NYT > Business Day
HSBC Holdings reported a 62 percent slump in annual pre-tax profit that fell way short of analysts' estimates as the British bank took hefty writedowns from its restructuring, sending its Hong Kong shares down 3.5 percent.
The mining giant on Tuesday indicated its growing confidence amid a resurgence in commodity prices.
The publication of a video in which the contentious Breitbart News editor condoned sexual relations with boys seemed to be more than conference organizers could tolerate.
A retired scientist became a hero to some climate-change deniers after he criticized his former boss at NOAA over data handling.
With taxes rising, many Greeks are closing their books but, as they join a shadow economy, not their businesses.
That prospect has real estate agents, money managers and luxury goods purveyors excited for a potential business windfall, of the sort often seen in Silicon Valley.
The rise of sophisticated hacks and a torrent of fake news coincide with angry populist movements across the Continent, and officials are nervous.
The millions of nocturnal listeners who tune in to “Coast to Coast AM” are fans of unexplained phenomena.
The Securities and Exchange Commission and the Consumer Financial Protection Bureau are the targets of efforts to change how they enforce the law.
Several fast check-in programs accommodate various domestic and international travelers, and even baseball fans.
The agreement falls short of an all-encompassing deal, but is a positive sign ahead of a meeting this week between Germany and the International Monetary Fund.
The town of Fordlândia, founded in 1928 by Henry Ford, stands as a crumbling testament to the folly of trying to bend the jungle to the will of man.
With Facebook and some of its top apps trying to tap into popular features pioneered by Snapchat, WhatsApp unveiled a version of its Status feature that focuses on sharing images.
Microsoft’s Edge browser was designed for Windows 10, but a different program can be chosen.
President Trump pledged to “open up” libel laws, but his nominee, Neil M. Gorsuch, has shown no inclination to cut back on protections for the press.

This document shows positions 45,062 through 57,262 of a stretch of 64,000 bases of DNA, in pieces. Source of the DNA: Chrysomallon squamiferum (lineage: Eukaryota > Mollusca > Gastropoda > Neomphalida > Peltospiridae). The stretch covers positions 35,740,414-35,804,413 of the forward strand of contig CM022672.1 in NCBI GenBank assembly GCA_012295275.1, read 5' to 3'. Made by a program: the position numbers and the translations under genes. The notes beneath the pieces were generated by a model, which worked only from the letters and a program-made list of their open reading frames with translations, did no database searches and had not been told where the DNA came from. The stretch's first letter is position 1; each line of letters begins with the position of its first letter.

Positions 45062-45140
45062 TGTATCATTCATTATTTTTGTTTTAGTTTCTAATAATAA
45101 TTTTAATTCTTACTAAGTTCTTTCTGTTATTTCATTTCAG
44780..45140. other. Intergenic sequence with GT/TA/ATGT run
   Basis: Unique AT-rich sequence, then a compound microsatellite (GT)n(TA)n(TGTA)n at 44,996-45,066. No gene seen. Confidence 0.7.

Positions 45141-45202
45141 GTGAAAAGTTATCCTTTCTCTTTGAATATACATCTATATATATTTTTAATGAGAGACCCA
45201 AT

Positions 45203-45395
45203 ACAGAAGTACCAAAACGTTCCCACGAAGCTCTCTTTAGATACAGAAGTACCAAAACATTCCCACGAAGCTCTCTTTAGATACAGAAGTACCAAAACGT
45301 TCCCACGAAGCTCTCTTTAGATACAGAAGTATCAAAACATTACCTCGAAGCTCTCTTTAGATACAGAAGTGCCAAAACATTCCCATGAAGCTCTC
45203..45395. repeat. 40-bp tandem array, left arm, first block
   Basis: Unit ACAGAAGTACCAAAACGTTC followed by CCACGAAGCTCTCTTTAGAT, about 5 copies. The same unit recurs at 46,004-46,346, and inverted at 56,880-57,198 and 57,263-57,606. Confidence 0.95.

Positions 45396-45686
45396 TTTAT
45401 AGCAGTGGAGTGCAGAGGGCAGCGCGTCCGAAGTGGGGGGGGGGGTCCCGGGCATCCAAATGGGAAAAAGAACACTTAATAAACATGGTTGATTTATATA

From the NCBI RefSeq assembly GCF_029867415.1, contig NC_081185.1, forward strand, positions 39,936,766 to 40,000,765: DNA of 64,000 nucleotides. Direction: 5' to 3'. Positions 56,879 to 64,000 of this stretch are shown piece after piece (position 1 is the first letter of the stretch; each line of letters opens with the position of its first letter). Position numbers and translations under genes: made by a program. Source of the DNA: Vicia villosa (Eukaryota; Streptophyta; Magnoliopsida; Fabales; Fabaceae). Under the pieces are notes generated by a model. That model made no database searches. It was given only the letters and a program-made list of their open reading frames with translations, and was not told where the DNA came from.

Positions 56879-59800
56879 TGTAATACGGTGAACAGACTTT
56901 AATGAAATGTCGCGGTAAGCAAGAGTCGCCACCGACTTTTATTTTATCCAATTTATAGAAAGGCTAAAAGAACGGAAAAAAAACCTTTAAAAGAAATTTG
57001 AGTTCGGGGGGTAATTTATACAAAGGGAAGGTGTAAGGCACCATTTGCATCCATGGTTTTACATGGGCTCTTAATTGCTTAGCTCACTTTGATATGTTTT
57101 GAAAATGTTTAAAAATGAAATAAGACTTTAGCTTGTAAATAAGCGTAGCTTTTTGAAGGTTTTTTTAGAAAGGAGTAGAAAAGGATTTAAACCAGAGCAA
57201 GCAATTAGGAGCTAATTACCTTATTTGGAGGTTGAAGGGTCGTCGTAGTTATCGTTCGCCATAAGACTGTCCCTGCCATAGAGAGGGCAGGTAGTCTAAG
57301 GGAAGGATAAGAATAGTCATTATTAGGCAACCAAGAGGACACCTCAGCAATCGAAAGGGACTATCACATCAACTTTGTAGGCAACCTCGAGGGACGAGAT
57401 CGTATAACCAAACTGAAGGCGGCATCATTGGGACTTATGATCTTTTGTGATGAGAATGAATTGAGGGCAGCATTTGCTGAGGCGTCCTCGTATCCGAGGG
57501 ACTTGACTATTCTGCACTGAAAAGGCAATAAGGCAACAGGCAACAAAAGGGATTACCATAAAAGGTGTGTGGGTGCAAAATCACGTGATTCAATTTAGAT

The employee, who left Uber in December, wrote on her blog that she had been harassed by her supervisor and that her complaints were ignored.
Less than 48 hours after Kraft Heinz said it had offered to acquire Unilever, the company, facing a public and possibly costly fight, decided to walk away.
The Void, a Utah-based start-up, bets that by making V.R. both social and spontaneous, it can draw throngs and make a mint. Some big names are taking notice.
President Trump is lending credence to out-there Jonesisms, adding another “pinch-yourself-this-is-happening” element to our national journey into the upside-down.
Senator John Thune of South Dakota, who leads the commerce committee that oversees tech and telecommunications, explains efforts to roll back Obama-era actions.
Online stars, called influencers, can connect businesses to coveted audiences, but they can also bring companies closer to topics they’d rather not broach.
Regulators are investigating whether the devices unfairly violate a borrower’s’ privacy.
A Roman Catholic social philosopher, Mr. Novak abandoned liberal politics to make the theological and moral case for capitalism in a series of books.
The industry is embracing technology, and finding new ways to pare the labor force. But as jobs go away, what of presidential promises to bring them back?
A look at 10 billionaires’ money reveals one thing the superrich have in common: a large amount of cash and liquid securities.
There are 2,473 billionaires in the world by a new count, and how they got their money and what they plan to do with it are matters of global importance.
Two new developments highlight the complications created when the president of the United States owns a sprawling real estate company.
‘Nice businesses’ can borrow money, the records show, despite the rules and regulations concerning Wall Street.
Changes are afoot in business taxes. Even if you can’t start a company, you may want to shift from being an employee to an independent contractor.
Nobody can predict how long they will live, but there are sound financial strategies for increasing the odds of a successful retirement plan
The politicians who not only write laws but also break them know the ins and outs of the tax system. Why not study their examples for a little smart advice?
The market for natural alternatives to household staples like diapers, hand soaps and paper towels has another niche business: condoms.
You’re obligated to pay what you owe in taxes but no more. Tips from the pros might help to pare back your bill.
These programs have gotten much better, and are now selling added, and perhaps unnecessary, features. What’s next? Tax reviews over cocktails?
Ms. Jennings, 16, star of “I Am Jazz” on TLC, vaulted into the national spotlight after being interviewed by Barbara Walters 10 years ago.
Federal support for science has been getting leaner as countries in Europe and Asia have been ramping up research spending.
Beekeeping on an industrial scale is central to American agriculture, and “colony collapse” has proved to be a severe test.
Gallup found that flexible scheduling and work-from-home opportunities play a major role in an employee’s decision to take or leave a job.